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Item - Diceman #3


Series: Diceman — no. 3
Contains: You Are Rogue Trooper in Killothon (Mini-Adventure)
You Are the Diceman in Dark Powers (Mini-Adventure)
You Are Torquemada: Trapped in the Garden of Alien Delights (Mini-Adventure)
Author: Geller, Simon (editing)
Illustrators: Fabry, Glenn (cover)
Stead, Ian (editing)
Brighton, Kevin (assistance)
Date: June 7, 1986
Guillermo's Thoughts: This issue of Diceman is marked by the intention of making the adventures more complex and involving than those in the first two issues. The approach the publishers use is to deliver some of the sections in each adventure in the form of text, rather than picture frames. Fortunately they don't overdo themselves in reducing the number of pictures, and the three adventures feel longer and more difficult, so their effort can be called a success.

The first adventure, titled You Are Rogue Trooper in Killothon, is a post-apocalyptic jungle mission which once again meets my expectations. Characterization, writing and artwork are all great. The adventure is challenging but not overly difficult; there are some choices which involve guesswork, but there are also many which require thinking and strategy. The combat system is the same used in the Slaine games, and one complaint may be that fights are rather easy. Another complaint I have is that the storyline may be difficult to grasp for people who don't read Rogue Trooper comics; a short introduction to the characters would have been welcome. Despite these flaws, the adventure was enjoyable enough.

The second adventure, titled You Are the Diceman in Dark Powers, is an horror adventure set in Nazi Germany, continuing the tale of Rick Fortune and his sidekick Killjoy. I found this adventure very atmospheric and visually exciting, but the choices involve far more guesswork than strategy (granted, there are clues, but they're always very cryptic and subtle). Some of the special powers the player can have are helpful from time to time in making the correct choice, but since they are determined randomly, this makes gameplay feel even less strategic. Another aspect I didn't like is that two of the powers seem to have exactly the same effects on the adventure, which is just a result of lazy design.

However, the adventure introduces an original idea: at one point, rather than being offered a choice beforehand, the text asks the player to think and write down what s/he would like to do, and in a later paragraph the player receives instructions of where to turn to depending on the alternative chosen before. This makes the experience like that of a roleplaying game, especially in an instance where it is expected that the character, and thus the player, will need to "think on their feet." This feature alone helped make gameplay more enjoyable.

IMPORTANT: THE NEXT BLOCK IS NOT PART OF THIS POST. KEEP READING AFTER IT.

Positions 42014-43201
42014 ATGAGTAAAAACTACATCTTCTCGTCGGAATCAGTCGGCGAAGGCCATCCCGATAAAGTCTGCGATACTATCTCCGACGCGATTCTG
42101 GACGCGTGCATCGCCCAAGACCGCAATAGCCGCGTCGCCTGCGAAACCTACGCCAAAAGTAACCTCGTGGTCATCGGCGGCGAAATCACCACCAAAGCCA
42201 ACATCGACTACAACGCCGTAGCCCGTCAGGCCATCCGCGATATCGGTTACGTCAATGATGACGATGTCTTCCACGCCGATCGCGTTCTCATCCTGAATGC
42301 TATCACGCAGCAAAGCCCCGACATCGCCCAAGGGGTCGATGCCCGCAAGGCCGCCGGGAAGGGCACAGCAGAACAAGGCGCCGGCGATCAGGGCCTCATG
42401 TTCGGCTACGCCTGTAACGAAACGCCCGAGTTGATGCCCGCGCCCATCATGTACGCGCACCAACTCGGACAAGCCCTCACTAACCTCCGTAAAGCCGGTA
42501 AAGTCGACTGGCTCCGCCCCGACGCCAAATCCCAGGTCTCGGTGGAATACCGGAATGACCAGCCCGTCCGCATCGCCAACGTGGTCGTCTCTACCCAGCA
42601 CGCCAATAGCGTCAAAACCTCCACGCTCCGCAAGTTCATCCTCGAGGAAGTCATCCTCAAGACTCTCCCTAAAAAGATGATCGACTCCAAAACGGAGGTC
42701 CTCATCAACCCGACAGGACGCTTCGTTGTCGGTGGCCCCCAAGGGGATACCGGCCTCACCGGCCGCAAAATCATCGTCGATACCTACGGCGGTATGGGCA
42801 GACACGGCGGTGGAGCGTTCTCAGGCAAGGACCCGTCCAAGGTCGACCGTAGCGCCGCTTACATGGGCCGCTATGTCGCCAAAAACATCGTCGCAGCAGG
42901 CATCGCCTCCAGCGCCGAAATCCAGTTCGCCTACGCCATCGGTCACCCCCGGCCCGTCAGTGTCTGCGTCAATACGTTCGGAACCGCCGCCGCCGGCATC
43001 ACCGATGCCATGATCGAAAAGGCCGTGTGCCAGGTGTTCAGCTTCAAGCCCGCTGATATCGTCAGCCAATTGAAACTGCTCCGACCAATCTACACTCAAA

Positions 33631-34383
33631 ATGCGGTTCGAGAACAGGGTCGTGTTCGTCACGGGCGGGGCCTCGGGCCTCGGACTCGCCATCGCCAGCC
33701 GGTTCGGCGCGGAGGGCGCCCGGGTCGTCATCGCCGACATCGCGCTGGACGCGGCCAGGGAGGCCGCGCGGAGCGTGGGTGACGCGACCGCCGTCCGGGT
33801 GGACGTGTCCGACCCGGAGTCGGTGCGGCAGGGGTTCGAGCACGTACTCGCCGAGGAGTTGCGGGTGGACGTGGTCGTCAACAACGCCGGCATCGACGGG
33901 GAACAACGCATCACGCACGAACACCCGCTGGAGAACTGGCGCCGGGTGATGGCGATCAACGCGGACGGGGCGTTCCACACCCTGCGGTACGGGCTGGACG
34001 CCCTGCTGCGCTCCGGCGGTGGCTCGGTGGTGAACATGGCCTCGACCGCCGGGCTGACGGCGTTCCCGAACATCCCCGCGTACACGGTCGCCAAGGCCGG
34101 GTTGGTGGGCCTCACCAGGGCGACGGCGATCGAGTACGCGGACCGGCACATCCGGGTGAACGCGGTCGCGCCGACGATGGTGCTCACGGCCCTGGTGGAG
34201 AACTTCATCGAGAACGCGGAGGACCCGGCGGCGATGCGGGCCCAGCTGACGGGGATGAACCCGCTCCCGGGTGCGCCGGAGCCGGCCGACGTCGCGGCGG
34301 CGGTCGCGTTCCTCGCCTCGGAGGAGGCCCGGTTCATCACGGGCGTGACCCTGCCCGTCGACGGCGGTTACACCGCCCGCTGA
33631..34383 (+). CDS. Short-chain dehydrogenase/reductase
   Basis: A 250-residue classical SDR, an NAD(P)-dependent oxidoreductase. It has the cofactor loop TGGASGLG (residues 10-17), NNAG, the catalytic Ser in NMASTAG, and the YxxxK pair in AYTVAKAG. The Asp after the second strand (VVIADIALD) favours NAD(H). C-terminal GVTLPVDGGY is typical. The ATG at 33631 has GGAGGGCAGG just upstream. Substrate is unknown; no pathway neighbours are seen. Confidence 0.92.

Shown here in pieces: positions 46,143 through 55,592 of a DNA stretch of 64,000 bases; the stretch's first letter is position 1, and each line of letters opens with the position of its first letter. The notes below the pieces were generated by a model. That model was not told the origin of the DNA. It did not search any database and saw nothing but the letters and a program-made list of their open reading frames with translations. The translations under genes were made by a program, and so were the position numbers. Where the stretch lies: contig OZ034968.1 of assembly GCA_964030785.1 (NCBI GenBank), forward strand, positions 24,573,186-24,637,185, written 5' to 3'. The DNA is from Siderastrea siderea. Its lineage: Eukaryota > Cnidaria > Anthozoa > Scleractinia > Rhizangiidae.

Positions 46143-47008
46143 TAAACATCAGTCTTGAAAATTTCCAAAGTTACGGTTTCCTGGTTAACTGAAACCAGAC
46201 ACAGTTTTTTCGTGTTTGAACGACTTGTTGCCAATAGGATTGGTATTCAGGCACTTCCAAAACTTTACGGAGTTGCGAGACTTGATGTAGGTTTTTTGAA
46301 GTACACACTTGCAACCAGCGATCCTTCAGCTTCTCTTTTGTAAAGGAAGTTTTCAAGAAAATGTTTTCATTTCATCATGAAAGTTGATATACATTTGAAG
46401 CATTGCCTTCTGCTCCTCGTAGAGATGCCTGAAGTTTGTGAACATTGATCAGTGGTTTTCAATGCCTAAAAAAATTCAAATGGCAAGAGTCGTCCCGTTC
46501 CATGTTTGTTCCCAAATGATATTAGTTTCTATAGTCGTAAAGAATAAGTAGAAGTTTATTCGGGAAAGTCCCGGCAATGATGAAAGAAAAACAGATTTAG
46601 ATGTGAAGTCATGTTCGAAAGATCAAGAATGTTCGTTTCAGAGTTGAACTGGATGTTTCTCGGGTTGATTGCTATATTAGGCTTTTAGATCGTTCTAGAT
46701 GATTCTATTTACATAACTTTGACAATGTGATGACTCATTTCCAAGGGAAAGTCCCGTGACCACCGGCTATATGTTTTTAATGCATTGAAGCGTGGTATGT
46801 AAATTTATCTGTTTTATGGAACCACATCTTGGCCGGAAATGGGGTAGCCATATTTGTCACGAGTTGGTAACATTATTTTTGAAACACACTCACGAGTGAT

The most interesting of the three adventures is the third one, titled You Are Torquemada: Trapped in the Garden of Alien Delights. This adventure, illustrated by Bryan Talbot, is indeed inspired by Hieronymus Bosch's famous painting: "The Garden of Earthly Delights." The entire adventure takes place in a virtual reality environment reminiscent of the painting, and while it retains the choice-making aspect of the gamebook format, it also provides a level of interaction like that of a "point-and-click" computer adventure, since the player is allowed to pick up any object that appears in the pictures (there's no text prompting the player to pick any specific object, so choosing the right ones demands alertness and thought). The plot is also of interest since the player takes the role of a fascist villain (something that was practically taboo in adventure gaming at the time this book came out). Moreover, since the story describes Torquemada's imprisonment by Nemesis the Warlock, I suppose it holds some interest for 2000 AD fans. Gameplay-wise, there are many ways to complete the adventure, but doing so is not easy, because some clues are misleading and also because the choice of items and courses of action again involves more guesswork than strategy. Nonetheless, I had a blast playing this adventure, both because visually it is very attractive and because it is harder and more complex than earlier Diceman games.

This is a more mature issue of Diceman than its predecessors, and despite the fact that the gameplay was not always to my taste, I recommend it for its innovative interactive features and overall entertainment value.

More reviews by Guillermo

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Diceman #3 Ad (part 1 of 3)
from Eagle comic, June 7, 1986. Thanks to Ed Jolley for the scan.

Diceman #3 Ad (part 2 of 2)
from Eagle comic, June 7, 1986. Thanks to Ed Jolley for the scan.

Diceman #3 Ad (part 3 of 3)
from Eagle comic, June 7, 1986. Thanks to Ed Jolley for the scan.